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3/4" hardwoods on a 5/8" OSB subfloor

wildcard585's picture

Any thoughts on whether it's truly ok to install nail down 3/4" hardwoods on a 5/8" T&G OSB subfloor.  The house is a new construction and the subfloor is in great condition.  No sags.  No creaks and the joints are sanded smooth.  I'm hoping not to have to add additional plywood as this will increase floor height but if installing it in it's current form will cause a headache down the road, I'd be willing to.  I asked my builder and for hardwoods installed by his company, it's routinely done without any additional underlayment (ie right on the subfloor w/rosin paper in between).  Any thoughts?


hardwood over OSB (post #194836, reply #1 of 17)

we had nothing but trouble with OSB floors. God forbid if you spill something. The product swells like crazy and certainly will loosen your hardwood. To renail would be a real pain.

I would go with 5/8 T&G ply over it. At least you have a solid base to nail into. 5/8 OSB is a poor nailing base to begin with.

hardwood over osb (post #194836, reply #2 of 17)

Hi Semar,


Thanks for the advice.  I don't mind putting down additional plywood but there are a few problems:

1)The fireplace surround is a slab of granite and with an additional 5/8" ply, the floor will be higher than the granite surround.  I'd like to avoid using a transition strip if possible...

2)(the main problem) the dishwasher is already installed and while I can run hardwoods underneath, I don't think I can run 5/8" ply with 3/4" hardwoods on top under the first 2 legs to make a clean look.  Plus since the kitchen has already been installed etc, I can't uninstall it.  How do you get around this issue while making it a clean looking installation?


How do you get around this issue (post #194836, reply #3 of 17)

Several yrs ago the hardwood associations pretty much didn't approve of install over/into OSB.  However, times change and you find the practice to be pretty much commonplace.

If in fact you wanted to cut out the osb up to where it makes sense and ease to do (to joists close to the wall and not beyond, up to the kitchen cabs, etc)  you'd need to block beneath all those joints in transition you are making (cross blocking etc). 

That's going to be a lot of extra work.  Will you get squeeks?  maybe, even with ply.  Underlaying with felt paper, screwing subfloor to all joists and blocking, should help.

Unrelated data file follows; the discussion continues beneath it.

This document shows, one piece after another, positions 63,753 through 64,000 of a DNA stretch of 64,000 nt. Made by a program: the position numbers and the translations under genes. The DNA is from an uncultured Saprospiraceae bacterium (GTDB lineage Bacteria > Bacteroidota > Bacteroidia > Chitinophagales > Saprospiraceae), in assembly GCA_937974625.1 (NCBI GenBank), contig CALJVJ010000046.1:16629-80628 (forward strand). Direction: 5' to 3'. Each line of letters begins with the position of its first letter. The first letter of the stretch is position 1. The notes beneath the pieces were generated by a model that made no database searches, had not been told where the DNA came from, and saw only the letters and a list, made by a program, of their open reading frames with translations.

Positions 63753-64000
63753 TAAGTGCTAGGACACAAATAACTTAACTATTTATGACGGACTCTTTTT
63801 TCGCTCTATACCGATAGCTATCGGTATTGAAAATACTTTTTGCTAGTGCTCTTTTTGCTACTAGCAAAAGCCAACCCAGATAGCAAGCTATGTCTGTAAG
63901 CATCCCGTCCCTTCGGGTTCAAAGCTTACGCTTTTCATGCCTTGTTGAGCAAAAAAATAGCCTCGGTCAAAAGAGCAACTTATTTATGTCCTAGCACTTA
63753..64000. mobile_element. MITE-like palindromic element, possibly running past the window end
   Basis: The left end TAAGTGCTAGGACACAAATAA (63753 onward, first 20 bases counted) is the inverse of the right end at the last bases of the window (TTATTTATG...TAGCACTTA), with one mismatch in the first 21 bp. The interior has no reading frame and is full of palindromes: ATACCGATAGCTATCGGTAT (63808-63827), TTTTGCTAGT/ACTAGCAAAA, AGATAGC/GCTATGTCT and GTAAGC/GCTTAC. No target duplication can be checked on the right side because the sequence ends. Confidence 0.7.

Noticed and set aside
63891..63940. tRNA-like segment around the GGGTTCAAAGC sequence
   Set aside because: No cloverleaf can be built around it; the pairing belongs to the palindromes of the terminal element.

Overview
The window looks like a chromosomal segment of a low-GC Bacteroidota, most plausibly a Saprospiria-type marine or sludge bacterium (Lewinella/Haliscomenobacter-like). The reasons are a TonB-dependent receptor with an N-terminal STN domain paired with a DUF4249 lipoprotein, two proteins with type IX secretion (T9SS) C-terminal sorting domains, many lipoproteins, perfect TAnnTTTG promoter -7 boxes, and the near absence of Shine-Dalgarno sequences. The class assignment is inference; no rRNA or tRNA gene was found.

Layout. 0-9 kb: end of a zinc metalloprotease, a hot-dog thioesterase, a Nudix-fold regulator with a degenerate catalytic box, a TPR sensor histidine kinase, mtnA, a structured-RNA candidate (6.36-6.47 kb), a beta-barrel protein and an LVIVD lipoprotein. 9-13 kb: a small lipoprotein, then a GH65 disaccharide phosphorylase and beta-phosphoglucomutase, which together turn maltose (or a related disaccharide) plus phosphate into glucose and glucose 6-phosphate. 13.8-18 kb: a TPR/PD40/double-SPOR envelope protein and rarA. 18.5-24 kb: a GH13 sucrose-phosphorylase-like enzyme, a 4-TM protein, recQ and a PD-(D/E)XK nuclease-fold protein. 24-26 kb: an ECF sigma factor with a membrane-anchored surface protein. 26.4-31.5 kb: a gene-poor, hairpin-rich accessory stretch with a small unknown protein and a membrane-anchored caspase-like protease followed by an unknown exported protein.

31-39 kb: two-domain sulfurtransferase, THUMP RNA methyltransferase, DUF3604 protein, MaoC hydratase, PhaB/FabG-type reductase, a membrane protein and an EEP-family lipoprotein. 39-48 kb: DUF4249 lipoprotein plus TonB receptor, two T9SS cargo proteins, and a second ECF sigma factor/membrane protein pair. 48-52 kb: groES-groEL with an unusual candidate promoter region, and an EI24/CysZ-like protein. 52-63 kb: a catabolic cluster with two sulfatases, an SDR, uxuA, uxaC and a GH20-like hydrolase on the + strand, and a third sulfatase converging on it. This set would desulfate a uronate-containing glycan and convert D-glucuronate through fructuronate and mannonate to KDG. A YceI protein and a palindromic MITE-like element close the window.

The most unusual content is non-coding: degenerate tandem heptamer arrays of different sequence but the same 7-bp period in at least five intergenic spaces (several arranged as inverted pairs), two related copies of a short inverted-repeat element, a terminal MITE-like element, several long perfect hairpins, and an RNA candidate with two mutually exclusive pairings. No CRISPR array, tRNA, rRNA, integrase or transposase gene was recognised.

I've had decent luck with staples to osb, but I don't own a cleat nailer.

A Great Place for Information, Comraderie, and a Sucker Punch.

Remodeling Contractor just outside the Glass City.


Keep in mind that there's OSB (post #194836, reply #4 of 17)

Keep in mind that there's OSB and then there's OSB.  The particular brand/style makes a big difference in how well it holds up.

Of all the preposterous assumptions of humanity over humanity, nothing exceeds most of the criticisms made on the habits of the poor by the well-housed, well-warmed, and well-fed.  --Herman Melville

hardwoods over osb (post #194836, reply #5 of 17)

I don't think I'll cut out all the current OSB since it's a new construction build and a bigger job than I'd like.  I'm debating between laying it right on top of the OSB vs adding a layer of ply and then going over it.  I'm not opposed to adding ply but I can't add 5/8" but could get away with 3/8".  Getting it under the dishwasher will be challenging.  I don't plan on putting it all the way under but rather under the metal covering or just to/under the first set of wheels. 

DO NOT TRAP your dishwasher........... (post #194836, reply #6 of 17)

It's a nightmare to try to saw off the rear legs to get it out.  Lifting the countertop is the only other way if you impinge on the MINIMUM opening.

The addition of 3/8s ply won't help you that much-I don't think worth the time or effort, unless you glued it to the OSB in attempt to make it "one".

Best of luck.

A Great Place for Information, Comraderie, and a Sucker Punch.

Remodeling Contractor just outside the Glass City.


to add or not to add... (post #194836, reply #7 of 17)

So then I shouldn't add 3/8???  Or do I need thicker b/c that I think would be too much of a height increase.  If I was going to add 3/8 ply then I'd def glue and screw it into the joists and existing subfloor.  Let me know if I'm making too much work for myself

2 things. (post #194836, reply #8 of 17)

I don't know if you addressed your post to me.  When replying to a specific post, hit the reply button under that post, otherwise we won't know who you are directing it to.  Corn fusing it is.